By Ian Williams***
In ancient times, the Danes raided England every few years, looting and pillaging. And the King had the bright idea to pay them not to. He levied a tax called the Danegeld to pay them to go away. The Danes thought it was a bright idea too. They came back every year for more. As Rudyard Kipling said:
“But we’ve proved it again and again,
That if once you have paid him the Dane-geld
You never get rid of the Dane.”
In the face of the wildly exaggerated, scurrilous, inaccurate and politically motivated furor over the Oil for Food programme, from the beginning the UN has appeased the attackers, and conceded ground to them when a vigorous counter-attack was in order.
When the UN summarily dismissed Joseph Stephanides last week, even some of the press who had been in the van of the witch-hunt could see that this was a fall guy dangling in the wind in front of them.
Stephanides was accused of securing the contract to inspect cargoes going into Iraq for Lloyd’s Register and breaking the rules to do so. He was not accused of taking money himself, nor of costing the organization any money, and it was confirmed that he thought he was acting in the best interests of the organization. Even if he had broken the rules, as determined by an American Volcker committee investigator whose ethical standards encompassed waltzing off to Congress with box loads of purloined UN documents, there is no justification whatsoever for firing him.
But in fact, he has documentation that makes it clear that he was following the decision of the ranking UN committee, the Iraq Steering Group, and that he was doing his job as the official liaison between them and the Sanctions Committee of the Security Council. Between them they had taken a sensible political decision: the lowest bidder was a French company, BureauVeritas. But France already had two other crucial contracts, and also the company proposed to use inspectors from the region and in effect just to sample inspections rather than examine each cargo, both of which were precluded by the invitation to bid.
It is worth remembering that a lot of the paper work and anxiety at the time had been generated by yet another American coup de personnel. It was almost deja vue all over again. In 1993 also the UN was strafed by a press barrage of, as the mantra of the time had it “UN mismanagement and corruption,” and Boutros Ghali was under attack. So when Madeleine Albright claimed she had evidence that eight UN procurement staff were being bribed to give air transport contracts to a Canadian company instead of to a CIA linked American company, Boutros Ghali suspended them all.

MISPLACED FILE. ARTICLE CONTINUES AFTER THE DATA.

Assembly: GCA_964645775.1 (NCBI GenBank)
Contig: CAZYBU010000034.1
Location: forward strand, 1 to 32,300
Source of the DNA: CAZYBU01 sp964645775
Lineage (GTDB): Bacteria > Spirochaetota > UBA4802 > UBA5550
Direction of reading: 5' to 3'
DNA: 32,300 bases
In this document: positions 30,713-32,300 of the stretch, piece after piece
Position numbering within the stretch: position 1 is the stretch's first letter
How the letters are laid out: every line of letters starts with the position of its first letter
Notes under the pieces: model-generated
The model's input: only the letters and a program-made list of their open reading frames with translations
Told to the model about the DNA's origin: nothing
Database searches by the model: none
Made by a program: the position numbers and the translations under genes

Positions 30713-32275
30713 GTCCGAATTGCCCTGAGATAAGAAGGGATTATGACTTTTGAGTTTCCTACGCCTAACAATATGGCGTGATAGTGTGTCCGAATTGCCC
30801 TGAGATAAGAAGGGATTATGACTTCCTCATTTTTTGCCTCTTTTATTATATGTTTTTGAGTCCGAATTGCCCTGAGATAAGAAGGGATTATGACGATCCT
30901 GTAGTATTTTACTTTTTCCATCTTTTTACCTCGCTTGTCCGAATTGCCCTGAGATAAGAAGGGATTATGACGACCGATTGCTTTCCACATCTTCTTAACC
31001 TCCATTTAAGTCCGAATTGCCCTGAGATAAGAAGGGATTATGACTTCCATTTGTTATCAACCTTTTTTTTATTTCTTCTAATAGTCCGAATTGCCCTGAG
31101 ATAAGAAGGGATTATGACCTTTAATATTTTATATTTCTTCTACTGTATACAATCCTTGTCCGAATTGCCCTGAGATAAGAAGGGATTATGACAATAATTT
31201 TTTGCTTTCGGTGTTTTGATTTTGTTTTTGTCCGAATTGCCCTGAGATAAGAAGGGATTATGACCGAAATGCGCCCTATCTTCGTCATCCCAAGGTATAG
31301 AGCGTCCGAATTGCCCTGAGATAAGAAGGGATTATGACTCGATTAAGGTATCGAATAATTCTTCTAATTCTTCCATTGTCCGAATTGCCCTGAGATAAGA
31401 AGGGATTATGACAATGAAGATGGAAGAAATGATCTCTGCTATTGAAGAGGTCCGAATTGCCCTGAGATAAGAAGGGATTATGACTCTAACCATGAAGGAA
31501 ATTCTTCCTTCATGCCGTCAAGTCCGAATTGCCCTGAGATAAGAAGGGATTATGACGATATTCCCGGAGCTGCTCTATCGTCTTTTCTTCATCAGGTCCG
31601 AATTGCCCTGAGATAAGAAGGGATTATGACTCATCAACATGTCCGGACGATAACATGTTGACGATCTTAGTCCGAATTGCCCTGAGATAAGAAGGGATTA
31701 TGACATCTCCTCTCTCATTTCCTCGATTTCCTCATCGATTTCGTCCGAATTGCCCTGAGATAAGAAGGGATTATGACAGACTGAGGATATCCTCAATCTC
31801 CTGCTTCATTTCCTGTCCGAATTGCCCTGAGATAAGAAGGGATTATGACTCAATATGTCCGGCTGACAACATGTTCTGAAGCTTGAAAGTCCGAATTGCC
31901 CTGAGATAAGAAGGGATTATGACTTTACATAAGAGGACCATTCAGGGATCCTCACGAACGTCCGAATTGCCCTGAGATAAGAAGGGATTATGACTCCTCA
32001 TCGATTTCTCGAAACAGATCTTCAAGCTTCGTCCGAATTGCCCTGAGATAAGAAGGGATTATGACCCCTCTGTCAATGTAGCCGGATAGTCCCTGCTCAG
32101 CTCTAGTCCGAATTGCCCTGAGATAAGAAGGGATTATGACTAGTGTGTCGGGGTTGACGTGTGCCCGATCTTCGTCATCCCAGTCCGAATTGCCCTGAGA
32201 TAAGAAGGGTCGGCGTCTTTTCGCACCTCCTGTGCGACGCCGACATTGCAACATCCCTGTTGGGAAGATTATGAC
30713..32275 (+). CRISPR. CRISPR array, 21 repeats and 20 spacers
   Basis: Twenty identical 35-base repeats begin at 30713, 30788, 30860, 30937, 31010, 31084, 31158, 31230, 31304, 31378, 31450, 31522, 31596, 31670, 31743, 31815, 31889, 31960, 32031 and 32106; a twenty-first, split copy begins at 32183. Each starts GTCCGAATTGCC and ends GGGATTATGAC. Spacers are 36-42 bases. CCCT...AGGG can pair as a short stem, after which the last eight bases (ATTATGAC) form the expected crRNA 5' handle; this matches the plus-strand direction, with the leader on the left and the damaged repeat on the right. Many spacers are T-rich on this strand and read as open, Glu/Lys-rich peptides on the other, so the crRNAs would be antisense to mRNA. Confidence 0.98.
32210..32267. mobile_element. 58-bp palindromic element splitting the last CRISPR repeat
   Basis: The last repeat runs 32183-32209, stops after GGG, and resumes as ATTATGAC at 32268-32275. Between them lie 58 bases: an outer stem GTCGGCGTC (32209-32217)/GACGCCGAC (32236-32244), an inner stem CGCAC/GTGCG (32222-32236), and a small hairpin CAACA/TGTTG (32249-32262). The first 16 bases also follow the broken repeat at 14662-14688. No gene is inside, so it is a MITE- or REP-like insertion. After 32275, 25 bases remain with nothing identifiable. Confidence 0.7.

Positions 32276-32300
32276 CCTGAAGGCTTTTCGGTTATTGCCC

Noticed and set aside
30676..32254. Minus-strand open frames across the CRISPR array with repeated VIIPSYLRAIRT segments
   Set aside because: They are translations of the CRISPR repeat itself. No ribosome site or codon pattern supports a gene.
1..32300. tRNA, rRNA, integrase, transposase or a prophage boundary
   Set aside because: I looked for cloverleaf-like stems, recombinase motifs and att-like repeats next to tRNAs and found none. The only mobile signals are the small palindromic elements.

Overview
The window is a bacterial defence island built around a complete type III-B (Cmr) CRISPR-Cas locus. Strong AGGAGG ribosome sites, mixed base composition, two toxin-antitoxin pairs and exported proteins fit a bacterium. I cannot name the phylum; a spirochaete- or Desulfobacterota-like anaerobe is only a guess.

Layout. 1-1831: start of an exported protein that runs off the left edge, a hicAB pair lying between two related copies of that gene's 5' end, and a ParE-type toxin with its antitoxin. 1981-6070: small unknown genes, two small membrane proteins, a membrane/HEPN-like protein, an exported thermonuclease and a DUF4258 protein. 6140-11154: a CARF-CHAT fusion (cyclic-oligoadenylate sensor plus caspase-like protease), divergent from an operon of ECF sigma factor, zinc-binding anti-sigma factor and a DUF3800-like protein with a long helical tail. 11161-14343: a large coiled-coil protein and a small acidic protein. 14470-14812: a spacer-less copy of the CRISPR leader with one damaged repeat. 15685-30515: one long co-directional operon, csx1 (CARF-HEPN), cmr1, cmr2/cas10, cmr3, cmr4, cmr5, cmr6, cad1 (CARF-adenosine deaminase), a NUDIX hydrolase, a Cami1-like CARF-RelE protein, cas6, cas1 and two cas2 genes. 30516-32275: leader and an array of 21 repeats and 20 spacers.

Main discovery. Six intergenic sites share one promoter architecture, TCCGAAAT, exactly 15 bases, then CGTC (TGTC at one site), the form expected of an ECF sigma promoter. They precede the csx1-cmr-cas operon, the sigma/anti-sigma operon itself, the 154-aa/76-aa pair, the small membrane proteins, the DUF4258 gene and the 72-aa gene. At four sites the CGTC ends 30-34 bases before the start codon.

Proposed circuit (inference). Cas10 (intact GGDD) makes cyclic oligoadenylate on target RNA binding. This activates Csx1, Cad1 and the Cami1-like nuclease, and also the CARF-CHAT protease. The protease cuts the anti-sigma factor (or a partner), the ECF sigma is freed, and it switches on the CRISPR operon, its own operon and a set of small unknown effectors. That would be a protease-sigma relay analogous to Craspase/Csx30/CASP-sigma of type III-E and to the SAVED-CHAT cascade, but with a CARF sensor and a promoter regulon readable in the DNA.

Of course there was no evidence whatsoever. It took some years, but all the staff involved were reinstated, and paid compensation, so yet another politically motivated American attempt to clear up “mismanagement and corruption” ended up costing millions.
However, at least one of those initially fingered was in a crucial position in the Oil For Food contract process. Determined not to be fingered again, he insisted on documentation for any attempt to award the contract to the next lowest bidder.
That paper trail really shows how unfair the dismissal of Stephanides is. Far from asking Lloyds to submit a lower bill to win the tender as the Volcker Report suggested, the relevant committees had already decided that the company would get the contract. Stephanides saved the UN, and the Oil For Food programme $900,000 because he used the leverage of the lowest bid to chisel down Lloyds.
He has citations from German, American French and British diplomats substantiating his story. And he was fired.
A lifetime UN Civil Servant, Stephanides is deeply concerned at the damage to his reputation. He only has a few months to retirement, and so he loses only his repatriation grant and five per cent of his pension, but after a career of glowing reports he has been made a scapegoat.
He points out that neither he, nor his lawyers, which he had to pay for himself, were allowed to cross examine confidential witnesses. He has not been in front of any juridical tribunal where he could present his case. He is confident that he will be vindicated by the UN Tribunal, as indeed are many senior UN officials – but the backlog is several years. His hope is for a Joint Disciplinary Committee to hear his case quickly so that he can retire with his reputation intact.
It is ironic, that if that is refused, then far from being appeased, those who have manufactured the scandal will almost certainly shout that it is a cover up and that he is a scapegoat being cast into the wilderness to carry off the sins of those higher up. The lesson that the UN needs to learn is that as far as American Conservatives are concerned, whatever it does is always wrong.
Sacking Stephanides is wrong in principle and in tactics. They will be back for more.
*** Ian Williams is The MaximsNews Global Pundit. He is also a journalist, U.N. Correspondent for The Nation and the past president of the United Nations Correspondents Association.